“Those among us who are unwilling to expose their ideas to the hazard of refutation do not take part in the scientific game.”
— Karl Popper - The Logic of Scientific Discovery, p.280.
7:15 am • 16 July 2012 • 156 notes
“That was the beginning, and the idea seemed so obvious to me and so elegant that I fell deeply in love with it. And, like falling in love with a woman, it is only possible if you do not know much about her, so you cannot see her faults. The faults will become apparent later, but after the love is strong enough to hold you to her.”
— Richard P. Feynman - Nobel Lecture, December 11, 1965.
9:18 pm • 1 October 2011 • 59 notes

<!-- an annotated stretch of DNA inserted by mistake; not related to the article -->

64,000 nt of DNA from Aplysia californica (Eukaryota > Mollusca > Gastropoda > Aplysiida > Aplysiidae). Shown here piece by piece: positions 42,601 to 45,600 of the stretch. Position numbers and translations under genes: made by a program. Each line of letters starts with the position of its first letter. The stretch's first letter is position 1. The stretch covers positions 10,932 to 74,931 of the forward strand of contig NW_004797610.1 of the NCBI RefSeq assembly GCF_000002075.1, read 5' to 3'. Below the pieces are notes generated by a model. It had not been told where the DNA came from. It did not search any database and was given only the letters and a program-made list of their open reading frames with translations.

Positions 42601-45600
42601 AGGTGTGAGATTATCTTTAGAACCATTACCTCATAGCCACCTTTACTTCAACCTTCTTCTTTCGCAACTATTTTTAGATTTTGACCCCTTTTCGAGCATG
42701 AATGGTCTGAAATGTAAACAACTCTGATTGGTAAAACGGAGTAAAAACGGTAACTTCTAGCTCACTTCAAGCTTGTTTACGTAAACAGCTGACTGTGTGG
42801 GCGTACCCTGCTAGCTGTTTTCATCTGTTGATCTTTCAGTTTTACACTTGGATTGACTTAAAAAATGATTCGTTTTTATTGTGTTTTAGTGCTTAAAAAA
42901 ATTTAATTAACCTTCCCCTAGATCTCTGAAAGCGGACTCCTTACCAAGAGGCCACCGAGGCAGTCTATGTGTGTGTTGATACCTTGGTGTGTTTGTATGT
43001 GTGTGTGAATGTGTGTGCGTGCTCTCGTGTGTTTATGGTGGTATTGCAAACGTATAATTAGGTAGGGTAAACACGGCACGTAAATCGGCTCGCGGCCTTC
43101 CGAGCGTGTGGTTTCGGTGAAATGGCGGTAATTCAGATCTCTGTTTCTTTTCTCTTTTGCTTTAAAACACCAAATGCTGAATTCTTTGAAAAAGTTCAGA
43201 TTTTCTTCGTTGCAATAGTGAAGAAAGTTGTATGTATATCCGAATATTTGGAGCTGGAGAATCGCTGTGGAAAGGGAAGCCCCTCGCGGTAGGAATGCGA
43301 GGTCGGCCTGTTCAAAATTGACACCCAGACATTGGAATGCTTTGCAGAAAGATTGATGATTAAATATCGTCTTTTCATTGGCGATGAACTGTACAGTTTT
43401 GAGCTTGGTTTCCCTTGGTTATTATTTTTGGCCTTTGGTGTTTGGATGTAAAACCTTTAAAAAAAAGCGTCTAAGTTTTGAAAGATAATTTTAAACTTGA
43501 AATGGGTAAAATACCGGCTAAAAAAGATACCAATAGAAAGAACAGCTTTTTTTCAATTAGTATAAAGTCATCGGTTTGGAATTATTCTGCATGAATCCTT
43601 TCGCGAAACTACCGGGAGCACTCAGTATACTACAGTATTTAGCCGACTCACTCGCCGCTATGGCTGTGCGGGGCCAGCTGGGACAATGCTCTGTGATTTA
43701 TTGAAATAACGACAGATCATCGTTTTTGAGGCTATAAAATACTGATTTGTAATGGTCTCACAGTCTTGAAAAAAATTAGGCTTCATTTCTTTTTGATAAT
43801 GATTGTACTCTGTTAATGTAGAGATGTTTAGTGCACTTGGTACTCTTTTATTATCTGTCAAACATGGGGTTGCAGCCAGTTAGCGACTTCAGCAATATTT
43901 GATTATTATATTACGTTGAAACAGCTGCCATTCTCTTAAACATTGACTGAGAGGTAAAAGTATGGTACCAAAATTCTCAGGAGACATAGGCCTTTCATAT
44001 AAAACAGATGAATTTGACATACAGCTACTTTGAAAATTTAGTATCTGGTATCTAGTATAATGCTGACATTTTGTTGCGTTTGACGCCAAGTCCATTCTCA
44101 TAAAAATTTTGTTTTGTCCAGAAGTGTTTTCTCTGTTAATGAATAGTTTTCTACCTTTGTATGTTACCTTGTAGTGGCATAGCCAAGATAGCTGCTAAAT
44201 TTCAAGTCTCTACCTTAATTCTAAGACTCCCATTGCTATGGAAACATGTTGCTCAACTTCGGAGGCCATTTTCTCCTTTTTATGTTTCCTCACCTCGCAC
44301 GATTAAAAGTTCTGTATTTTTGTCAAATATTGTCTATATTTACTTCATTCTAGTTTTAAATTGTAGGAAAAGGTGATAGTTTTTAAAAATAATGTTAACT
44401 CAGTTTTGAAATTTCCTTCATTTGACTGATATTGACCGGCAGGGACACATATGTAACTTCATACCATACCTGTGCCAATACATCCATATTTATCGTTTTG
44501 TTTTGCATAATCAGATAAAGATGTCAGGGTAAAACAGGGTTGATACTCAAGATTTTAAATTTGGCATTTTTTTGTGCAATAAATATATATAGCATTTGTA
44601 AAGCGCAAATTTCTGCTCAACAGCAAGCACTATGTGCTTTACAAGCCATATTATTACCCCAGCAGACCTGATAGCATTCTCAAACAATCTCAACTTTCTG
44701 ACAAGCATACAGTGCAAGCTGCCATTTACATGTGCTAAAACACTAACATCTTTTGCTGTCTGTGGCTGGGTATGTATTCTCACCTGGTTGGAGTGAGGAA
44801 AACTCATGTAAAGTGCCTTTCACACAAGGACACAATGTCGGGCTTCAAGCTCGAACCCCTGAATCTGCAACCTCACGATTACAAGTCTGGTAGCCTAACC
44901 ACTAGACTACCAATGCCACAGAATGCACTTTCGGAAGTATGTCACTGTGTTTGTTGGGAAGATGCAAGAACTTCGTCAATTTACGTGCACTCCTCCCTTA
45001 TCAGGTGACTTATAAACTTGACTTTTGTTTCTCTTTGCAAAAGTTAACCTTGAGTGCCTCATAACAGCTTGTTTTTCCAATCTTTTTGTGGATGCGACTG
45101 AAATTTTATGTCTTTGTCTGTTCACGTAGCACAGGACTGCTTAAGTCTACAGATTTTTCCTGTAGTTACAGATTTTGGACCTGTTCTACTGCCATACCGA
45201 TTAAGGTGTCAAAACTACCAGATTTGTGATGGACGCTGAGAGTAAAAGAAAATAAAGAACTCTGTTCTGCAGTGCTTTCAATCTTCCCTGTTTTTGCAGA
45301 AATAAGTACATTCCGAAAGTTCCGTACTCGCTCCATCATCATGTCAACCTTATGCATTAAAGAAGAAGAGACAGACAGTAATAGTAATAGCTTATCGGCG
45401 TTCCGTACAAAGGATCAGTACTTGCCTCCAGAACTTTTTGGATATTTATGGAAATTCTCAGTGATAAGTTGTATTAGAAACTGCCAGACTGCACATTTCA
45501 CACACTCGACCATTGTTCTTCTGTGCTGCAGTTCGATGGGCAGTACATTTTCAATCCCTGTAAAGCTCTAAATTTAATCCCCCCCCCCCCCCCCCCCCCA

Delivered in a Daydream: 7 Great Achievements That Arose from a Wandering Mind
Daydreaming and downtime can lead to solutions for difficult scientific problems and provide inspiration for creative works. Some of history’s best-known scientific and literary achievements grew out of such mental meandering […]
5:03 pm • 21 February 2011 • 9 notes
“Ideas do not always come in a flash, but by diligent trial-and-error experiments that take time and thought.”
— Charles K. Kao, Nobel Prize in Physics in 2009
3:34 pm • 3 February 2011 • 2 notes
“These are men with bold ideas, but highly critical of their own ideas; they try to find whether their ideas are right by trying to find whether they are not perhaps wrong. They work with bold conjectures and severe attempts at refuting their own conjectures.”
Sir Karl Popper (via w0rstcas3scenar1o)
These men are scientist.
4:54 pm • 1 October 2010 • 5 notes